‘Anxiously’ perusing the contentions, the Bench observed that, “Kenyan Constitution was one in which Kenyans bequeathed themselves in spite of, and, at times, against the Political and other elites. Kenyans, therefore, were keen to ensure that their bequest to themselves would not be abrogated through either incompatible interpretation, technical subterfuge, or by the power of amendment unleashed by stealth”. The Court noted that a holistic reading of the Constitution, its history and the context of the making of the Constitution; the Basic Structure of the Constitution consists of the foundational structure of the Constitution as provided in the Preamble; the eighteen chapters; and the six schedules of the Constitution. This structure outlines the system of government Kenyans chose – including the design of the Judiciary; Parliament; the Executive; the Independent Commissions and Offices; and the devolved system of government. It also includes the specific substantive areas Kenyans thought were important enough to pronounce themselves through constitutional entrenchment. Read as a whole, these chapters, schedules and the Preamble form the fundamental core structure, values and principles of the Constitution. This core thus, cannot be amended without recalling the Primary Constituent Power of the people. “We can discern this doctrinal illumination by correctly interpreting both the history of Constitution-making and the structure of the Constitution Kenyans made for themselves. At every step of the way, Kenyans were clear that they wanted a Constitution in which the ordinary mwananchi, Wanjiku, took centre-stage in debating and designing”.

With the aforementioned observations, the Court declared that the Steering Committee on the Implementation of the Building Bridges to a United Kenya Taskforce Report established by the President is unconstitutional. The Court also declared that the entire BBI process culminating with the launch of the Constitution of Kenya Amendment Bill, 2020 was done unconstitutionally and in usurpation of the People’s exercise of Sovereign Power and that the President contravened Chapter 6 of the Constitution and Art. 73(1)(a)(i), by initiating and promoting a constitutional change process contrary to the provisions of the Constitution on amendment of the Constitution.

[David Ndii v. Attorney General, PETITION NO. E282 of 2020, decided on 13.05.2021]

Sucheta Sarkar, Editorial Assistant has put this report together 





Case BriefsSupreme Court

“Justice should be administered in an open court”

Supreme Court: In the matter concerning live streaming of court proceedings, the Attorney General KK Venugopal suggested “Guidelines for Live Streaming of Court proceedings in Supreme Court”.

A writ petition was filed seeking a declaration for permitting live streaming of Supreme Court case proceedings of constitutional and national importance having an impact on the public at large and further to frame guidelines for the determination of such cases which are of national and constitutional importance.

The recommendations placed by AG Venugopal were as follows:

  • Live streaming should be introduced as a pilot project in Court No. 1 and only in the Constitution Bench references.
  • Media room should be established on the premises of the court in order to ensure that all persons including journalists, interns, visitors, and lawyers have access to live streaming.
  • Supreme Court in the future may also provide for transcribing facilities and archive the audio-visual record of the proceedings to make the webcast accessible to litigants and interested persons.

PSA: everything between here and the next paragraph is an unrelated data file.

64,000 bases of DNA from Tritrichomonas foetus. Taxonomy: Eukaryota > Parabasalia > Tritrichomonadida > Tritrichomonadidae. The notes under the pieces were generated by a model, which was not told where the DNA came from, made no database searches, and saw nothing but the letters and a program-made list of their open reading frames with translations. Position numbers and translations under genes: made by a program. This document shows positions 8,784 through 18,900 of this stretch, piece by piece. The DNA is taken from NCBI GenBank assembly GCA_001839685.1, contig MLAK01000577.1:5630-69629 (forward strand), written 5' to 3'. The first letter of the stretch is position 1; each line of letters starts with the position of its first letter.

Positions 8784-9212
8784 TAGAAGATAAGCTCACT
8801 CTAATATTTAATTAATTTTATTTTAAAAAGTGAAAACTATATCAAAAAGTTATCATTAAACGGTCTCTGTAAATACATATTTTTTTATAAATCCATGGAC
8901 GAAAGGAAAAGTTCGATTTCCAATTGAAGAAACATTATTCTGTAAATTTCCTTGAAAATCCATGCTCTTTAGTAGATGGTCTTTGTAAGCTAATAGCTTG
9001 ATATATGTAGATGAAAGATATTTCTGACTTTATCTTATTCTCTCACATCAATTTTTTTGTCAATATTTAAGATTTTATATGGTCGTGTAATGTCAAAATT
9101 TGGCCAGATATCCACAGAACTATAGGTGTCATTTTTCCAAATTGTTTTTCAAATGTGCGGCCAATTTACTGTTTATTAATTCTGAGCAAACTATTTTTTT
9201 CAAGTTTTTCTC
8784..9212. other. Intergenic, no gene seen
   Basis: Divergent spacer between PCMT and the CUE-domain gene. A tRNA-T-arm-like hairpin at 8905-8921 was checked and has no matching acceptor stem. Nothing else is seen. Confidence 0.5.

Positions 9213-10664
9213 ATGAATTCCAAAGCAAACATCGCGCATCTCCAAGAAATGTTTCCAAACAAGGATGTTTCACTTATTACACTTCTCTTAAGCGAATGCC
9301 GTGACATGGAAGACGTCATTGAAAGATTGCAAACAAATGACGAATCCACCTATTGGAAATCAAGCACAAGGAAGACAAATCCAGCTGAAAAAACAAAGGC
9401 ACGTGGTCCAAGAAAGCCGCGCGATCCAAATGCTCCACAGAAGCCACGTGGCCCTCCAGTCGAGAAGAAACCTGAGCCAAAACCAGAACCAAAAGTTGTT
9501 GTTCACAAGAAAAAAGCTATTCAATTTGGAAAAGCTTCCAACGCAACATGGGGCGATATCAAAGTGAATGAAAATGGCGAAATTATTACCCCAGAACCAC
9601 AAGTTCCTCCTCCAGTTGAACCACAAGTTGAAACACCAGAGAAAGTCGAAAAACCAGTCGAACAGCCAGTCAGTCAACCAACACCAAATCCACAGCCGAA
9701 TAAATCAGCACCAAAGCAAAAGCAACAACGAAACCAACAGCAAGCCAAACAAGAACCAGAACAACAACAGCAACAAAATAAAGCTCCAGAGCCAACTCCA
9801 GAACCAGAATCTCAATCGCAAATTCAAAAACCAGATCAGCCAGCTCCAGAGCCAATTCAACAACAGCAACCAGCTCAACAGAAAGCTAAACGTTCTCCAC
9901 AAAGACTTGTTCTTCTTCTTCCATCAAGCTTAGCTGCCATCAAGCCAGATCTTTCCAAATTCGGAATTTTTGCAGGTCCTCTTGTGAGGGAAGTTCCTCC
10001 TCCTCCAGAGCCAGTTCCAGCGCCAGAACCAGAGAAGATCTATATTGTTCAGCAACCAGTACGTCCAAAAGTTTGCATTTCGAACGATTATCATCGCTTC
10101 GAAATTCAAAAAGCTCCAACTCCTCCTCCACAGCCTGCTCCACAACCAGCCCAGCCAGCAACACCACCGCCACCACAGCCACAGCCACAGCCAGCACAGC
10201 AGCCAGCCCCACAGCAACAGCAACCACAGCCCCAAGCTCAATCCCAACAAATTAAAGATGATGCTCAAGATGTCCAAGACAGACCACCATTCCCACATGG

• Recommendations for the safeguarding and limiting of the broadcasting and recording of the proceedings are:
  • Court must have the power to limit, temporarily suspend or disallow filming or broadcasting, if such measures are likely to interfere with the rights of the parties to a fair trial and administration of justice.
  • Guidelines for the determination of proceedings consisting of constitutional and national importance matters.
  • Broadcasting must not be permitted in the cases involving matters such as matrimonial, interests of juveniles, national security, protection of confidential or sensitive information, cases provoking sentiments, etc.
  • The footage of live streaming would be restricted for the purpose of news, current affairs, and educational purposes.
  • Without the proper and prior authorization of the Supreme Court of India, live streaming should not be reproduced, transmitted, uploaded, posted, modified, published or re-published to the public.
  • Unauthorized usage of the live streaming or webcasts will be punishable as an offence under the Indian Copyright Act, 1957 and the Information Technology Act, 2000.
  • Courts may also lay down the rules of coverage.
  • Case management techniques should also be introduced for a speedy manner of disposal.
  • Supreme Court should also lay guidelines for having only two camera angles, one on the judge and the other on the lawyer.

The recommendations were filed by the Attorney General in relation to the petition filed by advocate-activist Indira Jaising. [Indira Jaising v. Supreme Court, WP(C) No. 66 of 2016, dated 24-08-2018]

Hot Off The PressNews

Supreme Court: The Bench comprising of CJ Dipak Misra and AM Khanwilkar and Dr DY Chandrachud JJ., received suggestions from the Attorney General KK Venugopal on the matter regarding the proposal of live streaming of court proceedings being the “need of the hour”.

Attorney General KK Venugopal stated that video recording and live streaming of judicial proceedings can be undertaken on a trial basis in constitutional matters being heard by the Chief Justice of India’s court. Live streaming can be undertaken on an experimental basis for one-three months to ascertain how it functions technologically.

Venugopal would further collate all the suggestions coming up for the said matter and present them to the Court.

Further, the bench of the Supreme Court listed the said matter for further hearing on 30-07-2018.

[Source: PTI]